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WEDNESDAY, Sept. 23, 2015 (HealthDay News) -- A breast cancer drug that is sometimes used to treat infertility may reduce a couple's risk of having a pregnancy with multiple babies -- but it might also slightly lower their chances of having a baby at all, a new clinical trial suggests.
In research reported last year, letrozole actually improved birth rates among women who were infertile due to polycystic ovarian syndrome compared to a widely used fertility drug called clomiphene (Clomid). In contrast, the new study focused on women age 40 and younger whose infertility had no clear cause.
"For them, we can't say that letrozole is as good as standard drugs when it comes to your chances of going home with a baby," said lead researcher Dr. Michael Diamond, professor and chair of the department of Obstetrics and Gynecology at Georgia Regents University, in Augusta.
The study was published Sept. 24 in the New England Journal of Medicine.
When a couple is unable to conceive and tests find no cause, doctors often try ovarian stimulation, where hormonal medications are used to encourage ovulation.
That's especially true when the woman is younger than 35, noted Dr. Sheeva Talebian, an infertility specialist and assistant clinical professor at the Icahn School of Medicine at Mount Sinai in New York City. The success rate with ovarian stimulation declines with age, so older women typically go straight to in-vitro fertilization, she added.
Traditionally, clomiphene has been the drug of choice for ovarian stimulation, explained Talebian.
If that failed, the next step would be gonadotropin, a more powerful injection drug.
"But in recent years, we've been shying away from gonadotropin because of the higher risk of multiples," Talebian said.
At the same time, more doctors have been turning to letrozole, a breast cancer drug that also stimulates ovulation in younger women.
Dr. Brooke Hodes-Wertz, a reproductive endocrinologist at NYU Langone Medical Center's Fertility Center in New York City, said, "In some centers, it's now the first-line therapy for unexplained infertility."
However, there have been no clinical trials to test whether letrozole is actually better, or even as good as clomiphene for unexplained infertility, Diamond said.
For the new study, Diamond and his team randomly assigned 900 women to undergo ovarian stimulation with either clomiphene, gonadotropin or letrozole -- for up to four treatment cycles.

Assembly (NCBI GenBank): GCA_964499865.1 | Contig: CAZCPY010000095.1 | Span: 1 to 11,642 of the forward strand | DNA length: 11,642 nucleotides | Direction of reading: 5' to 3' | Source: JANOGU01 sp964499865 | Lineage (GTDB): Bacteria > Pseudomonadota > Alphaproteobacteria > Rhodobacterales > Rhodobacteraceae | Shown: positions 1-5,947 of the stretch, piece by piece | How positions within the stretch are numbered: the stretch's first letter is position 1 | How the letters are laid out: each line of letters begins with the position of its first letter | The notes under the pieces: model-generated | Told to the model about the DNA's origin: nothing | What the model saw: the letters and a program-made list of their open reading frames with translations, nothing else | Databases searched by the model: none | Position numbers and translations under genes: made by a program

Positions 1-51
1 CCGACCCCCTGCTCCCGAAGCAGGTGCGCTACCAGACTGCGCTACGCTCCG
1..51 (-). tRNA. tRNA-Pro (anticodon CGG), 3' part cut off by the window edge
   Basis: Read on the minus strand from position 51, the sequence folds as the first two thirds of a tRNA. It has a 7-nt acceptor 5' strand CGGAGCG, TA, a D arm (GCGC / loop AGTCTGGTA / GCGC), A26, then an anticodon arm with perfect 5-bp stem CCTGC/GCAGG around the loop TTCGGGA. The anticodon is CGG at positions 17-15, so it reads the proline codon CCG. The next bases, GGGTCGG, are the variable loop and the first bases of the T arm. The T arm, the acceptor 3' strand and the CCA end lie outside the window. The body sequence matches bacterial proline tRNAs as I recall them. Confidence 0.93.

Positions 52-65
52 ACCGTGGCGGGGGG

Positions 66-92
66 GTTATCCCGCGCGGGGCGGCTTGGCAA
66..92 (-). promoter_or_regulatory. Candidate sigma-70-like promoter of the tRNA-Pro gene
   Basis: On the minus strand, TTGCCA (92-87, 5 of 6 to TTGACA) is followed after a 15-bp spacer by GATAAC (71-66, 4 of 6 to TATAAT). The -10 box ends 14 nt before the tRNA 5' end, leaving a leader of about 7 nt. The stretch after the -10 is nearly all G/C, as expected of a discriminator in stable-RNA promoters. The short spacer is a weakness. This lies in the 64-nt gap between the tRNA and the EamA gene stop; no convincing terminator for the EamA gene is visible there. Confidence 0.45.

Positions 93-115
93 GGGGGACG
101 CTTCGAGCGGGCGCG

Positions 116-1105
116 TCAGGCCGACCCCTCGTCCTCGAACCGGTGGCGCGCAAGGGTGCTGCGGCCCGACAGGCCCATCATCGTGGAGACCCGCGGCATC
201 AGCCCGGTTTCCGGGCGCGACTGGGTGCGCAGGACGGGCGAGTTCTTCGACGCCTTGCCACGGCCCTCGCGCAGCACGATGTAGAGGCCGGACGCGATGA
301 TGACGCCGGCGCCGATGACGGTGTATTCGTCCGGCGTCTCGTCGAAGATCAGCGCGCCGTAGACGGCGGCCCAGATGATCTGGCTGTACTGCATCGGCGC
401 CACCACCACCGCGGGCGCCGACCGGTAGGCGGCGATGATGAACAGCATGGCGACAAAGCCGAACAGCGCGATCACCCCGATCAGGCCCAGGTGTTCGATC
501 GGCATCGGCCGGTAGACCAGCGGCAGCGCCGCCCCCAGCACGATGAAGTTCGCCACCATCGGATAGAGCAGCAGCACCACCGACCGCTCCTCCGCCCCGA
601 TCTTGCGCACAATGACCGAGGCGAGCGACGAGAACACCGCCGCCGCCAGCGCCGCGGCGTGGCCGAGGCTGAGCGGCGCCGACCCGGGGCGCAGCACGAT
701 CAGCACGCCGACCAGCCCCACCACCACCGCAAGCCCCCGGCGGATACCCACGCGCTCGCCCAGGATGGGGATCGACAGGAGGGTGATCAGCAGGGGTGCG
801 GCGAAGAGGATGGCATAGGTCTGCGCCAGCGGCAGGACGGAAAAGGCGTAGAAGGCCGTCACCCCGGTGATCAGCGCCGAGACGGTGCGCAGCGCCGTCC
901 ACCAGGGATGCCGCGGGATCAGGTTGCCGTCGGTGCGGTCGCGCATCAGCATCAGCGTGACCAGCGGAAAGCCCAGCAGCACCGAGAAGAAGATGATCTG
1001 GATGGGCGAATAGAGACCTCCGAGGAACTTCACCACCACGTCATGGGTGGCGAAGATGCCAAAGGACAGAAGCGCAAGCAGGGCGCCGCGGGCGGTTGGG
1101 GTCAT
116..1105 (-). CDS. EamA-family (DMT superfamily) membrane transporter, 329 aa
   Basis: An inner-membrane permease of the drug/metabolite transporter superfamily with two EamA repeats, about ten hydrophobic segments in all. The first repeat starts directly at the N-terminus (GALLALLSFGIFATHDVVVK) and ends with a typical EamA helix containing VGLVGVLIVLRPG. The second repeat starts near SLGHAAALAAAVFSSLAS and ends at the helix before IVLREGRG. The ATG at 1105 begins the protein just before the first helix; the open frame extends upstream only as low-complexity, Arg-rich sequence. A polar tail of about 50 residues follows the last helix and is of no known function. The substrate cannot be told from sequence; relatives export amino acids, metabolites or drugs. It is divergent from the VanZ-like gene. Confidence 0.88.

In the end, 32 percent of women on gonadotropin gave birth, versus 23 percent of women on clomiphene, and 19 percent of those on letrozole, the study said.
However, the difference between the clomiphene and letrozole groups was not significant in statistical terms, Talebian pointed out. That means the result could be due to chance.
Gonadotropin led to a higher birth rate, but it also raised couples' odds of having twins or triplets. Eight percent of women on the drug had twins, and 2 percent had triplets, the research revealed.
One percent of women on clomiphene had twins, as did 3 percent of those taking letrozole, the study found. None of the women on either clomiphene or letrozole had triplets.
Both Talebian and Hodes-Wertz stressed that point. "As a field, we've been moving away from gonadotropins because of the risk of multiples," Hodes-Wertz said. "This study supports that."
She was not convinced, however, that the results prove clomiphene is better than letrozole for unexplained infertility.
Talebian agreed. "I think the findings suggest they are comparable," she said.
And Hodes-Wertz said the two drugs appear comparable in another important way: There were no differences in the risks of birth defects or newborn complications. That's reassuring, she explained, because past animal research had hinted that the risks might be higher with letrozole.
Diamond agreed that individual couples have to talk to their doctors about the best drug option for them.
In some cases, though, the choice is not the doctors' or patients'. "Sometimes it's whatever insurance will pay for," Hodes-Wertz said.
The study was partly funded by the U.S. National Institutes of Health. None of the drugs' manufacturers had a role in the trial, the researchers said.
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SOURCES: Michael Diamond, M.D., professor and chair, obstetrics and gynecology, Georgia Regents University, Augusta; Sheeva Talebian, M.D., assistant clinical professor, Icahn School of Medicine at Mount Sinai, New York City; Brooke Hodes-Wertz, M.D., M.P.H., reproductive endocrinologist, NYU Langone Medical Center's Fertility Center, New York City; Sept. 24, 2015, New England Journal of Medicine